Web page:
Definition of preamble in English:

preamble

noun

  • 1A preliminary or preparatory statement; an introduction:

    ‘he could tell that what she said was by way of a preamble’
    [mass noun] ‘I gave him the bad news without preamble’
    • ‘And yet we have no knowledge of how war this time around might look; only that the soft preamble is somehow more menacing than sabre-rattling.’
    • ‘He went into a long preamble before he actually told them, but that's the case.’
    • ‘I am sure the member was going to raise a point of order about the preamble.’
    • ‘You tell the story of the play because in the preamble there's a wonderful description of the night the play was put on, the politics around that.’
    • ‘Such a preamble to your kind of news is a strong statement that you are not up for any ‘discussion.’’
    • ‘They shouldn't be for decoration either - these values - they're not just a preamble to the policy statements.’
    • ‘The best bits were the preamble and the question and answer session after the main performance.’
    • ‘OK, I'll come out with it straight away, no preamble, no pithy introduction, no amusing anecdote of how the waiter looked like Woody Allen.’
    • ‘Without preamble, she offered both of us some.’
    • ‘The compilations always, without question, included his preamble to the track and his following comments.’
    • ‘He responds with a careful preamble about the refined admissions process Oxford has put in place.’
    • ‘Not one for polite preambles, she got right to the point-our aunt Sophie had developed critical heart and lung problems.’
    • ‘The mild tremors that shook Chennai residents from their Sunday morning slumber was just a preamble to the tragedy that lay in store.’
    • ‘Skinny, vampy and a little scary in a mirrored slip that resembles chain mail, she obviously favours action over dialogue; there are no dedications or scene-setting preambles.’
    • ‘This is unexpected because the reader is lured into devastating news by a long preamble that seems absorbed with French manners, salon gossip and where to find a good chef.’
    • ‘I went last night as well - it was supposed to be a preamble to going clubbing, but I was exhausted from having been up all night writing reviews for the BBC.’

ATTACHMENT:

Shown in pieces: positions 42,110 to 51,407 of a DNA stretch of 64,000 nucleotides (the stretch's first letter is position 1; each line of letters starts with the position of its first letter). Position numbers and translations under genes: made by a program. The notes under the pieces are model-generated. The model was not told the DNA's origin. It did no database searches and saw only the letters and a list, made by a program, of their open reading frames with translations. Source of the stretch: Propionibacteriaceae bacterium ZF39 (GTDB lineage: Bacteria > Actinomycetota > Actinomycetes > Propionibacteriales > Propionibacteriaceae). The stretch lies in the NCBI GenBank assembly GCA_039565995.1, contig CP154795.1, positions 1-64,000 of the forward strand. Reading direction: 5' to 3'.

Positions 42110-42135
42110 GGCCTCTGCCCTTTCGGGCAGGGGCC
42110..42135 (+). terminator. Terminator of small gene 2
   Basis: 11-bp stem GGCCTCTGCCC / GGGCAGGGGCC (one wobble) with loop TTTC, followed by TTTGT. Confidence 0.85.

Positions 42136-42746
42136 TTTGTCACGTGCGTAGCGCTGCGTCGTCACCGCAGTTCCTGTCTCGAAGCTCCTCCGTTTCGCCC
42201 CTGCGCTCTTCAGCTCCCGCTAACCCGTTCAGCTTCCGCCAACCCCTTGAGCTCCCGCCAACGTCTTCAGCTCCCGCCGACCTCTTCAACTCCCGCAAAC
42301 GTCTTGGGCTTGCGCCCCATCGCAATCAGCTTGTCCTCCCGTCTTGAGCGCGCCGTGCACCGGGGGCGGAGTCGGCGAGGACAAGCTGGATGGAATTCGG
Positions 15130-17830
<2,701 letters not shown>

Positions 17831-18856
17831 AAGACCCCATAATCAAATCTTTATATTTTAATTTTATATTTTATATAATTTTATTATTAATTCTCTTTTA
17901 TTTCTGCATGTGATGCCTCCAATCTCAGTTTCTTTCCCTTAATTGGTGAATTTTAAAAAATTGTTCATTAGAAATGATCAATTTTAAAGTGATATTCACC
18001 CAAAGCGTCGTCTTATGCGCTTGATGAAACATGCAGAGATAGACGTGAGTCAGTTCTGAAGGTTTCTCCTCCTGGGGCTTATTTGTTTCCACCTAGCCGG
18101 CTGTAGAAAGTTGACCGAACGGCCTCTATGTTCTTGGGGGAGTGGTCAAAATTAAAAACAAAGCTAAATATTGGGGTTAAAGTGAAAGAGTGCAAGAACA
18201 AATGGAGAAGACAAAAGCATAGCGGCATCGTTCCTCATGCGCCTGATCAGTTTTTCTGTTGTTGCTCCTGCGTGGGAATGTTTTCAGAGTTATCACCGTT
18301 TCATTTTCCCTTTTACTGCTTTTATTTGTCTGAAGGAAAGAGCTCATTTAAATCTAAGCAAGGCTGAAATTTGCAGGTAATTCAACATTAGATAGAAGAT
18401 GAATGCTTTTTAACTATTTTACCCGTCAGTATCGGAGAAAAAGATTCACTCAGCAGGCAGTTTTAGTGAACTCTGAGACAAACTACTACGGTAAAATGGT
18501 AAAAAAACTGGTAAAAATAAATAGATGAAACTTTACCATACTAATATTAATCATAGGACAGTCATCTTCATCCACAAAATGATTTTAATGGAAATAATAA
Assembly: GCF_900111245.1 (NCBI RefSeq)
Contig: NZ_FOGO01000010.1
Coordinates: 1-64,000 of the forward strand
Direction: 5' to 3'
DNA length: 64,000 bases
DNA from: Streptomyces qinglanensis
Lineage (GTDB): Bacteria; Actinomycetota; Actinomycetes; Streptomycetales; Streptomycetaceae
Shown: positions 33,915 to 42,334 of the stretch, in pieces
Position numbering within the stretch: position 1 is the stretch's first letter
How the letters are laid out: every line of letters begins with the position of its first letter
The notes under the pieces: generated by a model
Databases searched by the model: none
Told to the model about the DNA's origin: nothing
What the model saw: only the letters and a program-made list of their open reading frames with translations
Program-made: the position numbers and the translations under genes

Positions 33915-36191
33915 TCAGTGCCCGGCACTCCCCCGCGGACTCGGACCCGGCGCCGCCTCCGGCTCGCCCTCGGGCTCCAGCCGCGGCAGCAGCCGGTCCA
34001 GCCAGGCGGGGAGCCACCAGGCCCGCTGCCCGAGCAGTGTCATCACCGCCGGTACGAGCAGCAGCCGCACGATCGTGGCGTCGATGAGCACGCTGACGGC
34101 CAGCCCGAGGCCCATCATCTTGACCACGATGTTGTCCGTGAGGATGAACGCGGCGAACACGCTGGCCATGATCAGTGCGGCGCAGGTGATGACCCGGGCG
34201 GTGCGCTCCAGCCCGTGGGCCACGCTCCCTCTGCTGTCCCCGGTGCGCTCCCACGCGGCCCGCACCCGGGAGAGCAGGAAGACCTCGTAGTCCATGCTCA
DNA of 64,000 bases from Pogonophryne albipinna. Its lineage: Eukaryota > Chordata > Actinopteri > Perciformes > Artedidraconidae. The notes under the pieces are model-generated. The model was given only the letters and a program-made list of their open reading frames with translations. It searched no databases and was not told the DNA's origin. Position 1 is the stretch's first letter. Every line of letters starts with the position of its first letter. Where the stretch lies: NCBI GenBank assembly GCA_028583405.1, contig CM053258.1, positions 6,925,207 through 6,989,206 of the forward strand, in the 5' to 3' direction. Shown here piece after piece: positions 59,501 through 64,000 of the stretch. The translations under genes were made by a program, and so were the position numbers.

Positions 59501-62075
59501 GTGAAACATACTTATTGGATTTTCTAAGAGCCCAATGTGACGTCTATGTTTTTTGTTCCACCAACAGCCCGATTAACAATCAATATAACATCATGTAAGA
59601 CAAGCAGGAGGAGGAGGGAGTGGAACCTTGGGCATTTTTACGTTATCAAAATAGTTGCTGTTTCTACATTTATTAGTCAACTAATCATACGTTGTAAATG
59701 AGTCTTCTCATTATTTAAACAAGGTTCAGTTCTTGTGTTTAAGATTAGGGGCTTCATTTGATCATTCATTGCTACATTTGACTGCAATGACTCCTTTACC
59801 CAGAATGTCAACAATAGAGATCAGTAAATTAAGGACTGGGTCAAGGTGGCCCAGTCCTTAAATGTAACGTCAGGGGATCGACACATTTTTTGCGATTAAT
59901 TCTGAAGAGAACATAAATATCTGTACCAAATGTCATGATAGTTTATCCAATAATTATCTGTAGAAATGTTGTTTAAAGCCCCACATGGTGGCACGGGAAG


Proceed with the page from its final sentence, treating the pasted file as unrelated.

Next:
• ‘It promises to be an attractive spectacle at Lansdowne Road, and the preamble shouldn't be too bad either.’
    • ‘Firstly, the verbal preambles to nearly all of his songs seemed very long and involved - a shortcoming of many singer/song-writers.’
    • ‘Without preamble, the soldiers drew up and shot them.’
    • ‘After a pleasant preamble by a stream, a strenuous uphill section over rough lava flows brings you to the South Crater.’
    1. 1.1Law The introductory part of a statute or deed, stating its purpose, aims, and justification.
      • ‘The constituent document of the Organization of American States refers to the fundamental rights of man in its preamble and various Articles thereafter.’
      • ‘The Borrower undertakes with the Lender to use each Advance for the purposes stated in the preamble to this Agreement.’
      • ‘The relevant text of the preamble to Chapter 6 and of paragraph 6.2 should therefore be amended to read as follows.’
      • ‘The peculiarities of the motor vehicle market are noted in the preamble to the Regulation.’
      • ‘It is clear that the provisions of the preamble and of Article 1 of the charter which are claimed to be in conflict with the alien land law are not self-executing.’
      introduction, opening remarks, preliminary remarks, preparatory remarks, opening statement, preliminary statement, preparatory statement, preliminaries, preface, lead-in, overture, prologue
      foreword, prelude, front matter, forward matter
      intro, prelims
      proem, prolegomenon, exordium, prolusion, prodrome
      View synonyms

Origin

Late Middle English: from Old French preambule, from medieval Latin praeambulum, from late Latin praeambulus going before.

Pronunciation:

preamble

/priːˈamb(ə)l/